Thursday, March 25, 2010

Ray Bauduc

He would probably not make the top ten list of greatest drummers, or even influential drummers, but Bauduc's influence on me is strong.

Among the music my parents listened to when I was growing up in the 1950s were Dixieland albums. I am sure they were caught up in the end of the Dixieland revival. At any rate, many of those albums featured Bauduc as drummer. It was much later that I learned to appreciate the music, but at the time the beat was sinking into me at a subconscious level.

A brief, but accurate biography of Bauduc is about as much meat as you are going to find about him on the web. However, he is given a four-page chapter in Drummin' Men: The Heartbeat of Jazz The Swing Years, and is also mentioned elsewhere in that excellent book. Helen Oakley Dance, quoted in the chapter on Chick Webb, mentioned that Bauduc was one of the drummers that Chick admired. Considering that Chick is [arguably] the best drum kit player ever born that is high praise of Bauduc's abilities.

He will be best remembered for his drum and bass duet with Bob Haggert, Big Noise from Winetka, shown here:

However, I will always be inspired by his fluid movement around the drum kit and his amazing press rolls, all of which are shown in this clip:

His drumming was tasteful, and despite being typecast as a 2/4 time Dixieland drummer, Ray could swing. Indeed, this was noted by Louis Bellson in the video Legends of Jazz Drumming. In the video segment that focused on Bauduc, Bellson also related a story about when he asked Benny Goodman who his favorite drummers were. Goodman cited Gene Krupa, Ray Bauduc and Ray McKinley. When Bellson told Goodman that he understood Krupa, since Goodman always had a love for Gene's playing, but why the other two? Goodman replied that they really knew how to play the snare drum. Indeed, Bauduc was a master on snare drum, which should be evident from the two clips provided above.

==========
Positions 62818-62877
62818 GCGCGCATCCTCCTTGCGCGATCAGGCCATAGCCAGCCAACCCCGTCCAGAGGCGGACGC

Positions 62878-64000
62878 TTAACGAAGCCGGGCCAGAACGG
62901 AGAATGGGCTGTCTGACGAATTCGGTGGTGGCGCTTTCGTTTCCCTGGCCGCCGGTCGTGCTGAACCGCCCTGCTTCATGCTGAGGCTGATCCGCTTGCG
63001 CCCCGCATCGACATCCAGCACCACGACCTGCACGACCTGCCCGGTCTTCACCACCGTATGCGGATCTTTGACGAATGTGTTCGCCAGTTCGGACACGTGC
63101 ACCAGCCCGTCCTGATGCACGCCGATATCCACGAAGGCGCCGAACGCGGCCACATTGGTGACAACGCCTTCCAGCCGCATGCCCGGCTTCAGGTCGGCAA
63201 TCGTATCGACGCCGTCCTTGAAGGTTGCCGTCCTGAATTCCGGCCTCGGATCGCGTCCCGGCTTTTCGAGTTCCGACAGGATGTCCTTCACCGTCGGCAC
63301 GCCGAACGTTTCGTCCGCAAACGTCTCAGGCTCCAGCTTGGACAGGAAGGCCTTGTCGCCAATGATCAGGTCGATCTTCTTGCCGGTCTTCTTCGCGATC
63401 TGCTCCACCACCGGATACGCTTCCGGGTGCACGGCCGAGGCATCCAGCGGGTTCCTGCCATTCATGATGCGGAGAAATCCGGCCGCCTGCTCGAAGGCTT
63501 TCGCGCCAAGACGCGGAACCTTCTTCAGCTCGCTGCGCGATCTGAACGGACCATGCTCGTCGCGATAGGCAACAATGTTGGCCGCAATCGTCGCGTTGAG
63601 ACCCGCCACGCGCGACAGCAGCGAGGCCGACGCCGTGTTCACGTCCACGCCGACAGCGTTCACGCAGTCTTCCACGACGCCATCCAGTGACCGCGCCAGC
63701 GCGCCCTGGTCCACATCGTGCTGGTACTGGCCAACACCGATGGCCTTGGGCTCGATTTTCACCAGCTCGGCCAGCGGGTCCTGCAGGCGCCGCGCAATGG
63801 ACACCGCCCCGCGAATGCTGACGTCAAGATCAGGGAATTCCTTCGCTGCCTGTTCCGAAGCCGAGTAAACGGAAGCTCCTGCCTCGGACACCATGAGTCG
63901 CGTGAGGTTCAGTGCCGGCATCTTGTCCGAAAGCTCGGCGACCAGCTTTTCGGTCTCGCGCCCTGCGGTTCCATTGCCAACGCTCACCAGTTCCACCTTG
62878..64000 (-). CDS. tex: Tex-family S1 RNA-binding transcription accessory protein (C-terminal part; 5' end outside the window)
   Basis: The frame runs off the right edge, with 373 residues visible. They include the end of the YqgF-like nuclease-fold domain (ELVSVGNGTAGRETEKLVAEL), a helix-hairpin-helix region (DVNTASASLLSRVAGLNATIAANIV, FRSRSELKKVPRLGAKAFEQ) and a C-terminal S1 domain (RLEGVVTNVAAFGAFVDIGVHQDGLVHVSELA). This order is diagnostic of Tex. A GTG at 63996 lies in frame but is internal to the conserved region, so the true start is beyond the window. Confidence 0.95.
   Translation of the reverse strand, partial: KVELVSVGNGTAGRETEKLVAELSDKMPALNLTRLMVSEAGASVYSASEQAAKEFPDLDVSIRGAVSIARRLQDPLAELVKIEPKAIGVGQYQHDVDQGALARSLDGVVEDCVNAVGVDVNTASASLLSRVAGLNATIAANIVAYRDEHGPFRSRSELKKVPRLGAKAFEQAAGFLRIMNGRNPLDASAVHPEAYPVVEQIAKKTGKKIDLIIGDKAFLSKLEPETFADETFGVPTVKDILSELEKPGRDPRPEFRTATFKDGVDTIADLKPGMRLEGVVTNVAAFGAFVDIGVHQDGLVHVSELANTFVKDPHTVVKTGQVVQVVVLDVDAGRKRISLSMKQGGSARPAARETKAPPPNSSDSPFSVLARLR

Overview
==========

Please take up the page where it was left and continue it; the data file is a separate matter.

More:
Here is Ray in a more swinging performance that shows his versatility. This song, Dark Eyes, is one of Gene Krupa's signature songs, and Ray does it justice:

Less known about Bauduc is the fact that he had a hand in both the design of the swish cymbal for Zildjian, and the Speedking for W. F. Ludwig.

From Jazz Archivist, Volume 4:

An imaginative drummer, who listed Zutty Singleton and Baby Dodds among his favorites, Ray Bauduc collaborated with Avedis Zildjian on a new cymbal design. Their Zildjian Swish Cymbal replaced a Chinese-manufactured cymbal no longer available in the 1930s because of the China-Japan war.
And from Drummin' Men: The Heartbeat of Jazz The Swing Years:

Impressive credentials that indicate Bauduc's influence extended well beyond the bandstand.

If the music from the video clips above inspires you to learn more about Ray Bauduc's style I recommend Dixieland Generation, which combines the 24 tracks from Riverboat Dandies and Two Beat Generation into a single CD. You will be treated to the full spectrum of Ray Bauduc's playing.


Unknown said...

Thanks Mike, this is awesome. He was one of my early influences. When I saw that Big Noise clip at 18 or so, I knew that I wanted to play like that.

Mike Tarrani said...

That makes two of us James! Thanks for your comment.

Eie said...

Dont forget his colourful work in Jimmy Dorseyfs Dorseyland band!